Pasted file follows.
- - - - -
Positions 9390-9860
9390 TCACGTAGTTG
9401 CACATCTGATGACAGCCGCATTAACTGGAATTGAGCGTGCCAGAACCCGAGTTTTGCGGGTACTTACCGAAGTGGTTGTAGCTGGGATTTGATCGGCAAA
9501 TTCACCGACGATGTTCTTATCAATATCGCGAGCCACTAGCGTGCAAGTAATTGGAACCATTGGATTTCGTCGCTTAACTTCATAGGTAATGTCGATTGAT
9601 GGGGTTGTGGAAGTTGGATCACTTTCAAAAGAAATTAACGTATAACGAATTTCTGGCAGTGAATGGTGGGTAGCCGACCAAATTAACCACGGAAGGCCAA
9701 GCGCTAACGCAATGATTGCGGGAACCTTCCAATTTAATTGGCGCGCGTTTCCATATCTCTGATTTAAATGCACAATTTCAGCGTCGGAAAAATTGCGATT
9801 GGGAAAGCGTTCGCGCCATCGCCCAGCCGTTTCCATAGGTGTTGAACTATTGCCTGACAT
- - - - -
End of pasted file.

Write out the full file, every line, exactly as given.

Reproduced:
Positions 9390-9860
9390 TCACGTAGTTG
9401 CACATCTGATGACAGCCGCATTAACTGGAATTGAGCGTGCCAGAACCCGAGTTTTGCGGGTACTTACCGAAGTGGTTGTAGCTGGGATTTGATCGGCAAA
9501 TTCACCGACGATGTTCTTATCAATATCGCGAGCCACTAGCGTGCAAGTAATTGGAACCATTGGATTTCGTCGCTTAACTTCATAGGTAATGTCGATTGAT
9601 GGGGTTGTGGAAGTTGGATCACTTTCAAAAGAAATTAACGTATAACGAATTTCTGGCAGTGAATGGTGGGTAGCCGACCAAATTAACCACGGAAGGCCAA
9701 GCGCTAACGCAATGATTGCGGGAACCTTCCAATTTAATTGGCGCGCGTTTCCATATCTCTGATTTAAATGCACAATTTCAGCGTCGGAAAAATTGCGATT
9801 GGGAAAGCGTTCGCGCCATCGCCCAGCCGTTTCCATAGGTGTTGAACTATTGCCTGACAT